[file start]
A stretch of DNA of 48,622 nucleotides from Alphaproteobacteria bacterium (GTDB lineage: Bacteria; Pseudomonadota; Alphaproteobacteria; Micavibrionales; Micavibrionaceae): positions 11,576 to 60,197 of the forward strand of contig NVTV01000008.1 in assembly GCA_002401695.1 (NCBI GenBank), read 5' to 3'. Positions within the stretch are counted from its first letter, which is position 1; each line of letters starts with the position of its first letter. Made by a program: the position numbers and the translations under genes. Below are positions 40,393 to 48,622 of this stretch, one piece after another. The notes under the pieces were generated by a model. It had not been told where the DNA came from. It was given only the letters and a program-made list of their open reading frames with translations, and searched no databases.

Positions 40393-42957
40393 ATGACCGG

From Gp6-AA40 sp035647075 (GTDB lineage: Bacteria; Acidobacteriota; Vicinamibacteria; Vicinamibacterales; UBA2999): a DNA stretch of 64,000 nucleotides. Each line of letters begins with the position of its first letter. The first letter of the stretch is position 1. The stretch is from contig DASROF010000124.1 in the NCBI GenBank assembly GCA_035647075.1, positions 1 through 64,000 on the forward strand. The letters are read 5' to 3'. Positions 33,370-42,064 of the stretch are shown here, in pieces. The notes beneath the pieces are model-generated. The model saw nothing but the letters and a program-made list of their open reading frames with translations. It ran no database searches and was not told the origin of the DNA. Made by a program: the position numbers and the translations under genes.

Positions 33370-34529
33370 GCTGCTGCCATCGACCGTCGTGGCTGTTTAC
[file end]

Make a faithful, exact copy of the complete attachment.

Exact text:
A stretch of DNA of 48,622 nucleotides from Alphaproteobacteria bacterium (GTDB lineage: Bacteria; Pseudomonadota; Alphaproteobacteria; Micavibrionales; Micavibrionaceae): positions 11,576 to 60,197 of the forward strand of contig NVTV01000008.1 in assembly GCA_002401695.1 (NCBI GenBank), read 5' to 3'. Positions within the stretch are counted from its first letter, which is position 1; each line of letters starts with the position of its first letter. Made by a program: the position numbers and the translations under genes. Below are positions 40,393 to 48,622 of this stretch, one piece after another. The notes under the pieces were generated by a model. It had not been told where the DNA came from. It was given only the letters and a program-made list of their open reading frames with translations, and searched no databases.

Positions 40393-42957
40393 ATGACCGG

From Gp6-AA40 sp035647075 (GTDB lineage: Bacteria; Acidobacteriota; Vicinamibacteria; Vicinamibacterales; UBA2999): a DNA stretch of 64,000 nucleotides. Each line of letters begins with the position of its first letter. The first letter of the stretch is position 1. The stretch is from contig DASROF010000124.1 in the NCBI GenBank assembly GCA_035647075.1, positions 1 through 64,000 on the forward strand. The letters are read 5' to 3'. Positions 33,370-42,064 of the stretch are shown here, in pieces. The notes beneath the pieces are model-generated. The model saw nothing but the letters and a program-made list of their open reading frames with translations. It ran no database searches and was not told the origin of the DNA. Made by a program: the position numbers and the translations under genes.

Positions 33370-34529
33370 GCTGCTGCCATCGACCGTCGTGGCTGTTTAC